Why in Pula?
Stranded for two nights in Pula after a week-long sailing trip in the Adriatic sea (video will follow shortly), I was looking forward to explore more of the Istrian Coastline, History and Cuisine. In my entire life so far I haven’t managed to go to Croatia. After having sailed trough some of the Croatian islands including superb food and hospitality, my hopes where high for the remainder of my time in Istria.
Let me make clear that my observations do take into consideration the relatively short period of peace and stability in Croatia, and the therefore quite recent development of tourism (if you can still define 20 years as ’short period‘) and that the fourth week of August kind of marks the end of the high-high-season (whereas official tourism season will last until end of September).
Roman sites and old town
Still, Pula is quite the disapointment or even a desaster when it comes to tourism. Whereas they managed to more or less preserve their many impressive Roman ruins, such as the Arena (Amphitheater), the Arch of Sergii and the temple of Augustus, it bothers me that all these monuments are accessible day and night by everybody. Judging by the local behaviour when it comes to protecting the environment and eco-friendly living (altough Croatia ranks #15 in the worldwide ECO-report, one rank ahead of Switzerland), it will be only a matter of time until these monuments will have to pay tribute to the masses of tourists. Leaving this aside, the old town as a matter of fact would be quite nice to take a stroll if they were to take better care of the houses and facades. Also they managed to hold on to some absolutely horrible buildings whithin the city that spoils every site of beauty you might encounter during your tour.
Tourism & Food
Why would any Italian in his right state of mind go to Pula for a vacation? I get that all the Germans, British, Dutch and other northern Folks without a decent summer (and yes, I include Switzerland too) go there to burn off their white skin off their bodies, but Italians? Here is probably why: Italians are culturaly deeply rooted into their history and have a tendency to visit former colonies of Rome – which of course amount to quite a number of regions. So, since Istria used to be Roman Empire, why not go there too? And the water is way clearer on this side of the Adriatic sea due to the anti-clockwise rotation of the Adriatic stream, so there you go. On top of that, Pula is bi-lingual with Italian and Croatian, so it has become to Italians what Mallorca is to Germans – theirs!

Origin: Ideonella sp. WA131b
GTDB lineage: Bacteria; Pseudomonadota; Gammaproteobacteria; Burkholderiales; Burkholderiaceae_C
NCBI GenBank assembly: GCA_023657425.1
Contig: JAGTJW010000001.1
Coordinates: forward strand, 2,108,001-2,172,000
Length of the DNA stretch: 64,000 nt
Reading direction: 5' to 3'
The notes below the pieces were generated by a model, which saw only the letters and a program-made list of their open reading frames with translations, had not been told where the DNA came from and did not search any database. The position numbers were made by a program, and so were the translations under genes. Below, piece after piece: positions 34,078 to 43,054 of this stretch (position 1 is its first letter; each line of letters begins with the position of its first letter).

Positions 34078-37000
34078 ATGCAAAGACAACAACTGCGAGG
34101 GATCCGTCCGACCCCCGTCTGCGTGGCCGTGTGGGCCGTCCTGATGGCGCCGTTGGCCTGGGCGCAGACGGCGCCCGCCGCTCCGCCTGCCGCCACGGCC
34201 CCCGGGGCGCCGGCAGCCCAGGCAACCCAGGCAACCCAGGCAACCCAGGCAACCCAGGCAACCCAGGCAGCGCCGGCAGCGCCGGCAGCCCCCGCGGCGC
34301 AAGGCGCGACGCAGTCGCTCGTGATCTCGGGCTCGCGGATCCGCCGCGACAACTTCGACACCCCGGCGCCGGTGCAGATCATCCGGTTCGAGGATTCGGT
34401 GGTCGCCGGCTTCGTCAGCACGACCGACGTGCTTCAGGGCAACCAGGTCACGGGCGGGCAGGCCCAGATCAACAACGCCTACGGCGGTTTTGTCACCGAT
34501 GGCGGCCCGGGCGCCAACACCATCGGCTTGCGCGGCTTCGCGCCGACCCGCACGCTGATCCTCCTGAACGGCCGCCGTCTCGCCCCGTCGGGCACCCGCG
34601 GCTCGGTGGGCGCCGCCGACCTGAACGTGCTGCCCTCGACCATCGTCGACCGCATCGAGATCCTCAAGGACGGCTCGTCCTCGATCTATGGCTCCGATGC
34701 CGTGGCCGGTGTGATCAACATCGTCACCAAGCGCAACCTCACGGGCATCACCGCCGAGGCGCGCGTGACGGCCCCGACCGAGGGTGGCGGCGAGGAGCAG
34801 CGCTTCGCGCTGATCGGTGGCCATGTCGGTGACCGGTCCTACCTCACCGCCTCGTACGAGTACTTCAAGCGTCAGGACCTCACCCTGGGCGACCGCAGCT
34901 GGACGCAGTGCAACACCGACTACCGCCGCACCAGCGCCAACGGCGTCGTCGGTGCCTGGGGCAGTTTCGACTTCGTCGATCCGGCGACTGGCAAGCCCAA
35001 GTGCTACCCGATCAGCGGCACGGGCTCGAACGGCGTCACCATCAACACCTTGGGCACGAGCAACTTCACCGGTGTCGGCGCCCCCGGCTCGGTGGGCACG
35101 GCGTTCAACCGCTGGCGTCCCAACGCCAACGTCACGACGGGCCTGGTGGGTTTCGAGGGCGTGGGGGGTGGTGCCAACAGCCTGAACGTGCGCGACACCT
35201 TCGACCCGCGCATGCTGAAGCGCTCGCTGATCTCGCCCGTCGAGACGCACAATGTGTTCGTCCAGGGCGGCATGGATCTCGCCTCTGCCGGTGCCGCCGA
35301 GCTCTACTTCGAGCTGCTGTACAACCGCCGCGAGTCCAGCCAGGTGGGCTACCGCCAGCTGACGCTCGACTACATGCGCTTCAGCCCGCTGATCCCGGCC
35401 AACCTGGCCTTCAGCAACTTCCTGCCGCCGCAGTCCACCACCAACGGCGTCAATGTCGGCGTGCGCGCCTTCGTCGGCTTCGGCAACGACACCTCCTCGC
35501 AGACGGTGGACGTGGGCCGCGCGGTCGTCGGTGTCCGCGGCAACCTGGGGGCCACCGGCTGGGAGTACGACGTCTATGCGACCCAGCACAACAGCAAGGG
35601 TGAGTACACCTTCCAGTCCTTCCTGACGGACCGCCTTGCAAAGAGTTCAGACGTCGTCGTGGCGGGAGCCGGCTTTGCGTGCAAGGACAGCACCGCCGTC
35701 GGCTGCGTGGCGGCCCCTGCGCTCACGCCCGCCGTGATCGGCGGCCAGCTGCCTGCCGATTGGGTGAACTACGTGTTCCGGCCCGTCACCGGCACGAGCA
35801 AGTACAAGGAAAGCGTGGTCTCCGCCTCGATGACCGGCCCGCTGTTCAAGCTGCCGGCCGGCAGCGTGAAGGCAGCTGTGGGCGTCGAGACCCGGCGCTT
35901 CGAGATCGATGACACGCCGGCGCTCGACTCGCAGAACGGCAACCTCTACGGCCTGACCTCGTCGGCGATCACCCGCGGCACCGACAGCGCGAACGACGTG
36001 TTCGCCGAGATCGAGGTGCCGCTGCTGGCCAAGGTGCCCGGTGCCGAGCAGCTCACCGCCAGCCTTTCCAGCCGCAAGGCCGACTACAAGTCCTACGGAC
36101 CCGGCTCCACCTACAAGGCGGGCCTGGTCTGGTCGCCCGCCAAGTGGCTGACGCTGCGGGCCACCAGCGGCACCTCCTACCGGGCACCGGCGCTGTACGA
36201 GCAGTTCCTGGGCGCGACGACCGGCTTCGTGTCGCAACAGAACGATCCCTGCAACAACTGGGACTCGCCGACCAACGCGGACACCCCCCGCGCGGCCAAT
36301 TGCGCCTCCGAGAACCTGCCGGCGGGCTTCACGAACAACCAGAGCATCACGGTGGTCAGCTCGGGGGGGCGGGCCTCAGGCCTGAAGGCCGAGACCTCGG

But as always, too many tourists are the root of many unpleasant side effects that will drive away any independant traveler looking for authenticity and freedom: jammed beaches, traffic, noise, polution, street hawkers, beggars including children, scam, cheap mass souvenirs, mediocre food and unmotivated people working in tourism and restaurants. Best example for this probably is the rental agency Parmula (http://parmula.com.hr – don’t click). The owner literally rolled his eyes when I asked for a scooter for the afternoon because there was another guy next to me who also waited for his scooter – too much preasure for one day, I mean – really? Since I had to bring it back until 7pm, I thought it was a good idea to be there at 6pm, just to find out that they had left for the day and only reluctantly came back after my call because my flight was early the next morning.
Adding to the misery is the fact that most of the coastline is rocky, not pepples or sand, therefore the majority of tourists assemble on a few beaches in Verudela – not a good idea to go there.
So what happens at night when everybody flocks back to the (very narrow streets of the) old town? Well it gets very crowded with big Italian families (strolers and toddlers included) and German all-male-with-very-bad-to no style-travel groups. Most of the restaurants dish out the exact same things: Pizza, Fish or Meat with fries. And all the dishes look exactly the same. Some kraut-salad from big jar’s, pre-cut from the store, 2 leaves of green salad, all without dressing, 2 potatoes or some fries and a uninspiring piece of fish or meat. And what shocked me the most: Pula is the only place known to me where Pizza is served with complimentary Kechup (!!!) – to Italian Tourists?? Again – why do they keep going there?
Hope – or not?
Well – in all that tourism hell springs some hope. As I chatted with a young guy who is studying tourism (since there is no other trade left to work in realistically) he complained about the lazyness and uninspired approach to tourism in his country. Meaning that Croatians (his opinion, not mine) are happy with shuffeling through as many tourists as possible with as little effort as necessary. And that’s excately the feeling you get in Pula. However, there is a small movement of young enterpreneurs to make the region more appealing again. For example in the middle of the same-same fruit, vegetable and oil-market in Pula, there is a corner with Food Trucks, focusing on local specialities that suprisingly you won’t find in any of the restaurants. Or there is more and more agriculture-tourism waking up in the countryside, but of course one has to leave the coast to find them (which I would pick anytime over the mess I’ve seen at the beaches).
But then again, a lot of young Croations apparently lack the aspiring spirit found in other Mediterranean tourist-destinations and focus on quick money to spend on cigarettes, parties and booze, rather than studying tourism or any other profession that could drive the country forward.
So let’s see in the future which path Croatia and it’s people will choose.
[…] are seeing this because your blog was recently used as part of a DDOS attack against […]
Spitzen Beitrag, gefällt mir echt gut.!